Understanding how class is defined in “What’s Class Got to Do With It” workshop

Ashley Eggleston shares her thoughts on the Saturday afternoon workshop, “What’s Class Got to Do With It?: Developing Class Consciousness.”


During her Saturday afternoon workshop, Sarah Visser, from Azusa Pacific University, hands out a flyer entitled “A Proactive Approach to Community” to help students discern how to put what they are learning into practice. | Emily Arnold/THE CHIMES

Ashley Eggleston, Writer

Sarah Visser, a professor for the Leadership graduate and undergraduate program at Azusa Pacific University held a workshop on “Class Consciousness” for the 1:30 session on Saturday at the Student Congress On Racial Reconciliation. Visser began by showing two different videos to help us understand how other people define class and how we understand it ourselves. She showed a PBS documentary, “People Like Us,” which touched on issues of class and social capital. A significant quote from the documentary touched on the impact of class in the U.S.: “America is a country divided by class… class is everywhere yet it’s often hard to see. In the great game of social class, we’re all players.”

After the videos we had a small discussion, talking about what stood out to us about how these people defined class. One student referenced another quote from the movie, “High income people are trained to look down on low income people and low income people are trained to resent people of high income.” We didn’t discuss this too much but this stuck out to me and I think that it is often true.

After the movie we were asked to reflect on our own views of class and how our background affects how we view it. We also had the opportunity to talk to different students about the culture at their university and how class is addressed. I talked with a few students from Vanguard University about the culture there. They said that there is definitely a large majority of people that seem to fit the higher class stereotype that you would expect to get from a Orange County private school.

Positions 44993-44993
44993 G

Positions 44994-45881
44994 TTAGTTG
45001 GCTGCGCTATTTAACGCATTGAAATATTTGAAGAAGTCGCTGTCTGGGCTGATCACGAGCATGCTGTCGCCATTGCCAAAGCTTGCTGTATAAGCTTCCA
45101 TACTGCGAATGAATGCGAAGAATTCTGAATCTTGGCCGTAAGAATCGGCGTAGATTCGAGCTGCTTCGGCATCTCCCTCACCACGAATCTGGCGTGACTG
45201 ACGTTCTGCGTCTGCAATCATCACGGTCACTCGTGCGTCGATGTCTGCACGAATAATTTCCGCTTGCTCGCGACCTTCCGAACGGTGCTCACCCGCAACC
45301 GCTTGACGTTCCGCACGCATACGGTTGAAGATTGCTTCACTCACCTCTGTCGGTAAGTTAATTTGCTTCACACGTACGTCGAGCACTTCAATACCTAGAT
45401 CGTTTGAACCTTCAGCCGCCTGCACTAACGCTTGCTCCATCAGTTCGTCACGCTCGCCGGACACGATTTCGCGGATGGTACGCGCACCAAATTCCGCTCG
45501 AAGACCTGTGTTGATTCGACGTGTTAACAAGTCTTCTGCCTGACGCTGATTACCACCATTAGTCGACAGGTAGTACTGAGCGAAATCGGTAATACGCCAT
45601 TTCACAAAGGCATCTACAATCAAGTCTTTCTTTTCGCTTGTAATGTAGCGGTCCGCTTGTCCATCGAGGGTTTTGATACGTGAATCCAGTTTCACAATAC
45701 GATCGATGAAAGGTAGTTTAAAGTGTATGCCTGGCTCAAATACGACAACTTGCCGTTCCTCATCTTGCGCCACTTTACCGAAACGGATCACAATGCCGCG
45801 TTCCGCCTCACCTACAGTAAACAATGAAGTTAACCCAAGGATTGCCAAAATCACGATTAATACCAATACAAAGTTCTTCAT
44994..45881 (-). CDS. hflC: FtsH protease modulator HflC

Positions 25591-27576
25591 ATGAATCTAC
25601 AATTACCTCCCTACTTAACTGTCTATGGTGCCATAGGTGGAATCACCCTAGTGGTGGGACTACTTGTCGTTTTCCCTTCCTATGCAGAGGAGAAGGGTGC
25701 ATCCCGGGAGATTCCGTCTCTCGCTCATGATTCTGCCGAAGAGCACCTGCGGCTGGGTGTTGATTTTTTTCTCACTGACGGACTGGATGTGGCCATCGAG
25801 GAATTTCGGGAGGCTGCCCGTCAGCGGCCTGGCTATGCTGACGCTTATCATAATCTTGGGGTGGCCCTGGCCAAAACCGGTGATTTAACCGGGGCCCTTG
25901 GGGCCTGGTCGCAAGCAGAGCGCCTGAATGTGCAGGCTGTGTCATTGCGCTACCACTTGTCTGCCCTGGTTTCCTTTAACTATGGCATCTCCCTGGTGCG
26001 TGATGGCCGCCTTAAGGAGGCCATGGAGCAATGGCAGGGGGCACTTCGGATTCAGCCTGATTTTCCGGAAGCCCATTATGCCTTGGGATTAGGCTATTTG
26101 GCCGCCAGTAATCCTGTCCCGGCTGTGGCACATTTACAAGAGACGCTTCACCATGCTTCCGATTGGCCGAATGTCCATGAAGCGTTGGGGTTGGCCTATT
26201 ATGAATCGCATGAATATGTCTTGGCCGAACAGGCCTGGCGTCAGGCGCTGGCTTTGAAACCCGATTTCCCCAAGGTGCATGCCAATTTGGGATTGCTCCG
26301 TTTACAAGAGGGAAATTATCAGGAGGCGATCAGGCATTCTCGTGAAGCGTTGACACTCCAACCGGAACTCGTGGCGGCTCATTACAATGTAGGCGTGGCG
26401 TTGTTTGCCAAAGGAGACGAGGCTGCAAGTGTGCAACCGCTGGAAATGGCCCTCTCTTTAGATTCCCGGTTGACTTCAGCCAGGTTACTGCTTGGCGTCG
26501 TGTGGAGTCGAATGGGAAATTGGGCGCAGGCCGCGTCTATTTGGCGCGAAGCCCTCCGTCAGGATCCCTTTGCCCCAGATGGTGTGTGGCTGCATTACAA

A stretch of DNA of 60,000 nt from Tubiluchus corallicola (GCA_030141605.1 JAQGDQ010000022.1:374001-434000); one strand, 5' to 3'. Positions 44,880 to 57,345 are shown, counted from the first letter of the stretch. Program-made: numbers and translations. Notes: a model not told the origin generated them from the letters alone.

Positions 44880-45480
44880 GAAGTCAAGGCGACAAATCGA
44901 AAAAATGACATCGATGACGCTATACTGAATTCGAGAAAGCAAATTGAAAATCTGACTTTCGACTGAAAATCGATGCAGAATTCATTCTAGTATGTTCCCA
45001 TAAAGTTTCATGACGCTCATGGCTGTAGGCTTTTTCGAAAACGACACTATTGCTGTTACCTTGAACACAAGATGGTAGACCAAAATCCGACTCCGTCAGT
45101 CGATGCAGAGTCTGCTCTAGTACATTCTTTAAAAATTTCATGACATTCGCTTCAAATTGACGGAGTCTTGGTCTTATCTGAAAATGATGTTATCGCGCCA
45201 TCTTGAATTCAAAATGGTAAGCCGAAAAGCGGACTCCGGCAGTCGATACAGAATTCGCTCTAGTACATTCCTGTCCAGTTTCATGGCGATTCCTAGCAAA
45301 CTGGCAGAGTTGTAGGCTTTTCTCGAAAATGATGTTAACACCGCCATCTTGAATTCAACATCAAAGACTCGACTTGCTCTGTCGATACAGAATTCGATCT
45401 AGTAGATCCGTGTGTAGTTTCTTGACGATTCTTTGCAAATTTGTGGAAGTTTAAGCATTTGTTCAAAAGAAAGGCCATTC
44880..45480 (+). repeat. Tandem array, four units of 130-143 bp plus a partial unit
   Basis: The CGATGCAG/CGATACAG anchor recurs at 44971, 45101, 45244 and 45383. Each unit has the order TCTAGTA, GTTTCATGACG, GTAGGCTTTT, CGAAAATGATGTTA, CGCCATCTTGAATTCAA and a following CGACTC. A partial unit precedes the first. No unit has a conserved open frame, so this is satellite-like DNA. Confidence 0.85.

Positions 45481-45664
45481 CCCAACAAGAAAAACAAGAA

We also had some time to reflect on our upbringing and how that affects how we look at class. She talked about the importance of us understanding where we come from in order for us to understand other’s. As I began to think about my upbringing it got me thinking about Biola and what the primary class is here. It is not something that I had thought about often but I think that part of me assumed we all come from a similar class background. As I thought more about this though and we were asked more questions I began to realize that Biola is diverse in the class background of its students. However, I wonder if we cater to a majority class on campus or if people of all class backgrounds feel equal. I am not sure what the answer is, but attending this workshop and other sessions definitely made me want to find out and learn more about other people and their background in all areas, but particularly in their experience with class.

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